This paper considers the intersection of three epidemics: Alcohol use, interpersonal violence (IPV), and HIV infection. In particular, we focus on how these epidemics intersect among pregnant women in South Africa. We chose to concentrate on these epidemics among these women as rates of alcohol use, IPV and HIV among South Africa women are, on the whole, among the highest rates in the world. Furthermore, rates of fetal alcohol syndrome (FAS) among South African children are also among the highest in the world. And finally, the presence of these epidemics is consistent with the synergy of disease, social context, and behavioral patterns that Singer [6] initially presented as forming a syndemic; one which he refers to as SAVA – Substance Abuse, Violence, and AIDS). A recent review of the SAVA syndemic in American samples confirms that the impact of substance use and IPV are synergistic – in particular, among studies focused on women, the SAVA syndemic emerges as a stable pattern: there are powerful relationships between substances use, the impact of IPV, poor decision making, and risk taking behavior [9].

There is great need for context-sensitive interventions, particularly for the world's most vulnerable populations. The development of context-sensitive interventions for pregnant women is urgently needed to improve not only the health of pregnant women but to create environments most advantageous for their infants. When pregnant women live in contexts that place them at a socio-economic disadvantage, support risk-taking behaviors, and normalize negative health outcomes, (i.e., IPV) health consequences are compounded, each enhancing the next, thus amplifying the harmful effects for both the mother and potentially her unborn child.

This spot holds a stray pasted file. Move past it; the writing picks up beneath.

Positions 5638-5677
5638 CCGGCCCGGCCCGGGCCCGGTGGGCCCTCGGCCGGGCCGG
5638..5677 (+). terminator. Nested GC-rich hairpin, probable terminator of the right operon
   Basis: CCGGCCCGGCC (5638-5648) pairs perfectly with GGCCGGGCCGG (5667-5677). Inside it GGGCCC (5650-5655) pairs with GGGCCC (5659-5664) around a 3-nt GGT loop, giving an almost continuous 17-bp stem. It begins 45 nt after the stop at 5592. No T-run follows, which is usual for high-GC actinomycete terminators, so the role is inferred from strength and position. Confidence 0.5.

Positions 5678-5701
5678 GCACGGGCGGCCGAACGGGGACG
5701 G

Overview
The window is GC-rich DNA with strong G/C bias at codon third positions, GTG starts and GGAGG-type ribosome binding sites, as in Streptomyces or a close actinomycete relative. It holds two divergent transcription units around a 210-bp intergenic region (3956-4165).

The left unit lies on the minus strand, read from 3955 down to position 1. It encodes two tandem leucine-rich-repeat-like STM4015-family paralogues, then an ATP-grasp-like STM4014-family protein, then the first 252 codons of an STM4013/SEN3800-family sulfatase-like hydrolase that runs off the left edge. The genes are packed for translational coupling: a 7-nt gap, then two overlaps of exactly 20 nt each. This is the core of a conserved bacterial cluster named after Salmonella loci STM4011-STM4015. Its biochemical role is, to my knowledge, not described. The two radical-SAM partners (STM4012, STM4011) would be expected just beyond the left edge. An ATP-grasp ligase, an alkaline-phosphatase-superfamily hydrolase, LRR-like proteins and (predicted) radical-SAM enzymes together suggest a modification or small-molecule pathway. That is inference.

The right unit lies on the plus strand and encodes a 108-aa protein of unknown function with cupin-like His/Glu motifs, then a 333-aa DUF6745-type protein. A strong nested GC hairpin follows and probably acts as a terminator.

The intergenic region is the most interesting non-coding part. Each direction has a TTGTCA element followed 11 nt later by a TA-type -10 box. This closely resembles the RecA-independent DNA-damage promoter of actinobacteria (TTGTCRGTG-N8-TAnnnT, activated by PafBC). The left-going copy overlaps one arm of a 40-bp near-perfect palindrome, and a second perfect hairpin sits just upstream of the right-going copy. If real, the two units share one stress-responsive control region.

Critical intersecting epidemics among pregnant women

The Impact of Alcohol use

With regards to world regions, we observe the overall highest rates of heavy episodic alcohol consumption among men and women living in sub-Saharan Africa. [10] Although Africa has a per capita consumption rate consistent with world averages, men and women in this region report high rates of abstaining from alcohol use, therefore, alcohol consumption among those who do drink is alarmingly high. [11] Similarly, the proportion of South Africans who drink alcohol is fairly low (in a national household survey just 39% of men and 16% of women reported alcohol use in the past year), however, South Africa has one of the highest per-capita rates of alcohol consumption in the world among those who do consume alcohol [1213]. Heavy alcohol use in informal drinking establishments or shebeens (illegal drinking venues) and taverns within many townships in South Africa occurs frequently [1420]. Furthermore, South Africa has high rates of hazardous drinking and patterns of detrimental alcohol use tend to be more severe in South Africa [2123], compared to other parts of the world [12].

It is widely believed that heavy drinking among poorer South Africans, particularly Coloureds (1see below), is deeply-rooted in the legacy of the ‘dop’ system. The dop system, named after the colloquial Afrikaans word which means an alcoholic drink, has a long history dating back to European colonialism. In the Western Cape province (where some of the highest rates of FAS have been recorded worldwide), the agricultural economy centered around grape and wine production. Within this system, the payment of farm workers in part with crude wine considered unfit to drink was established [24]. This system allowed farmers to get rid of surplus wine, and kept workers dependent and loyal due to their alcoholism. The dop system played an important role in farm workers’ dependency on alcohol and in the social control exercised over the indigenous people of the Cape region. Indigenous people were enticed to work on farms with the promise of payment in the form of tobacco, bread, and wine [25]. Under this system, farm workers were well controlled [26], but the shackles of their addiction had far reaching effects. In particular, since women did not refrain from alcohol use during pregnancy, the greatest impact has been on mothers and the children born to them [24].